It is a widespread species that inhabits the temperate parts of the northern hemisphere. In Europe and North America, where there is only one goshawk, it is often referred to (officially and unofficially, respectively) as simply the "Goshawk". It is mainly resident, but birds from colder regions migrate south for the winter. In North America, migratory goshawks are often seen migrating south along mountain ridge tops in September and October.
The Goshawk is the largest member of the genus Accipiter. It is a raptor with short, broad wings and a long tail, both adaptations to manoeuvring through trees in the forests it lives and nests in.
In flight, they may look like Kestrels but aren't as slim in build and have a bulkier head.
In Eurasia, the male is sometimes confused with a female Sparrowhawk, but is larger, much bulkier and has relatively longer wings.
The Goshawk's voice is a rapid kekekekeke which varies in length.
Food and huntingEdit
This species hunts birds and mammals in a variety of woodland habitats, often utilizing a combination of speed and obstructing cover to ambush birds and mammals. Goshawks are often seen flying along adjoining habitat types, such as the edge of a forest and meadow; flying low and fast hoping to surprise unsuspecting prey. They are usually opportunistic predators, as are most birds of prey. The most important prey species are small mammals and birds found in forest habitats.
Prey species may be quite diverse, including pigeons and doves, woodpeckers, corvids and passerines (species vary by region). Mammal prey includes rabbits and numerous tree squirrel and ground squirrel species. Waterfowl up to the size of the Mallard are sometimes preyed on. Prey is often smaller than the hunting hawk, but these birds will also occasionally kill much larger animals.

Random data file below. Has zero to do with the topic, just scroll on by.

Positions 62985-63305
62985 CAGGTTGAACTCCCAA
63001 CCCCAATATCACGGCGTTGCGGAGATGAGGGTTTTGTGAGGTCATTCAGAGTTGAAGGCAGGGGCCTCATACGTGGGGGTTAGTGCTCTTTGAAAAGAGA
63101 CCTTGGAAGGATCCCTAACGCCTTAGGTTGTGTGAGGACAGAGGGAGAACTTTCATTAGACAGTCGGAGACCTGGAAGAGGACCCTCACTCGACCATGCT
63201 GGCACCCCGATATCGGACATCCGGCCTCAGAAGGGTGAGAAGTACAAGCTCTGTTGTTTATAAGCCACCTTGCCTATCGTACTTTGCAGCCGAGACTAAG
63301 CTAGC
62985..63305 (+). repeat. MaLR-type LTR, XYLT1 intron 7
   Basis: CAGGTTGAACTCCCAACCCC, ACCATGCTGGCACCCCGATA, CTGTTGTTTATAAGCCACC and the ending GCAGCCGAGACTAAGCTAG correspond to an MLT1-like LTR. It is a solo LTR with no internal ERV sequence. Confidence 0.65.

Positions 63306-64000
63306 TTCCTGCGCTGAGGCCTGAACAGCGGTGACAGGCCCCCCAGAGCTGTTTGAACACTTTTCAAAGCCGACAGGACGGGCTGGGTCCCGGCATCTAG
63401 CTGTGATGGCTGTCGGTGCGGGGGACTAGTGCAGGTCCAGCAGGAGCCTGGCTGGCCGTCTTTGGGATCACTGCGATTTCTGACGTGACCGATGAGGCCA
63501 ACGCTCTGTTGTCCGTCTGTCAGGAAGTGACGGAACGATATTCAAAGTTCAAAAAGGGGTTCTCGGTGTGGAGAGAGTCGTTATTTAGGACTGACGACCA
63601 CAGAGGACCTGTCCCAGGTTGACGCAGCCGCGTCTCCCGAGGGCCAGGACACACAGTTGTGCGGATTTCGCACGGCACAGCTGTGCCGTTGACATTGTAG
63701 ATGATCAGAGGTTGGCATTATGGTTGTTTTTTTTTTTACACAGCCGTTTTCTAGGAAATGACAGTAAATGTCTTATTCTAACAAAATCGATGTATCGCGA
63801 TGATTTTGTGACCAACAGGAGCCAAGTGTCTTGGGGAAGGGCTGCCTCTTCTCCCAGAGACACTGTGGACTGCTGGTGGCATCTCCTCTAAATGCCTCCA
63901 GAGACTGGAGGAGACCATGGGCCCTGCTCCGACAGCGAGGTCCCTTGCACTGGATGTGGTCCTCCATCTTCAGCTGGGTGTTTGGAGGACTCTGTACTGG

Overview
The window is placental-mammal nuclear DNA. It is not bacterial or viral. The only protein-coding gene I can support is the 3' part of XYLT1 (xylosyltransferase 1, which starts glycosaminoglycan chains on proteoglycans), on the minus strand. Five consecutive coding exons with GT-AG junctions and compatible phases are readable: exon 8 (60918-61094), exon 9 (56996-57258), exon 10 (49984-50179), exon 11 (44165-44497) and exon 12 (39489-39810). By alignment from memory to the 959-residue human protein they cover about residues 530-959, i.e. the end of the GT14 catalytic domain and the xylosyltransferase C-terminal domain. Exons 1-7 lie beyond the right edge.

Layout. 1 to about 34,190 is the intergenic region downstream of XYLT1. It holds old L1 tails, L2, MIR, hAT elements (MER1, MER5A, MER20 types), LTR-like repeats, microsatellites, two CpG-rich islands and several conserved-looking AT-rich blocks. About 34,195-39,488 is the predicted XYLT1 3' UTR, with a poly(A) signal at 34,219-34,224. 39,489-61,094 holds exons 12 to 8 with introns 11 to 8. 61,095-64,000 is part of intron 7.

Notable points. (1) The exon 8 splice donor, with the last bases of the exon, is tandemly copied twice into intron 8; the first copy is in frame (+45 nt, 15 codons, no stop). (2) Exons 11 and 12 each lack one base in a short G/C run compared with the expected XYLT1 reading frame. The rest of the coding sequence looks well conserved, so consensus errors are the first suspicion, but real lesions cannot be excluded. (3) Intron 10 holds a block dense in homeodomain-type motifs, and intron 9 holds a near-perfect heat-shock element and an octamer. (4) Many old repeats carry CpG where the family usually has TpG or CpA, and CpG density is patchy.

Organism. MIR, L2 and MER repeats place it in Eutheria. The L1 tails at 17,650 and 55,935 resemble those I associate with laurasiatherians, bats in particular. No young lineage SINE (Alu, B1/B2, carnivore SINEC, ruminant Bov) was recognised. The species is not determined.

In the spring breeding season, Goshawks perform a spectacular "undulating flight display", and this one the best time to see this secretive forest bird. At this time, the surprisingly gull-like call of this bird is sometimes heard. Adults defend their territories fiercely from intruders, including passing humans. Other raptors are also attacked at nest sites, and often cede territory to, or are themselves killed by the aggressive Goshawk. The Goshawk is considered a secretive raptor and rarely observed even in areas where nesting sites are common.
Adults return to their nesting territories by March or April and begin laying eggs in April or May. Territories often encompass a variety of habitats, however the immediate nest area is often found in a mature or old-growth forest. The clutch size is usually 2 to 4, but anywhere from 1 to 5 eggs may be laid. The eggs average 59 ×45 mm (2.3 ×1.8 in) and weigh about 60 g (2.1 oz). The incubation period can range from 28 to 38 days. The young leave the nest after about 35 days and start trying to fly another 10 days later. The young may remain in their parents' territory for up to a year of age.
In the United Kingdom and Ireland, the Goshawk was extirpated in the 19th century because of specimen collectors and persecution by gamekeepers, but in recent years it has come back by immigration from Europe, escaped falconry birds, and deliberate releases. The Goshawk is now found in considerable numbers in Kielder Forest, Northumberland, which is the largest forest in Britain. The main threat to Goshawks internationally today is the clearing of forest habitat on which both they and their prey depend.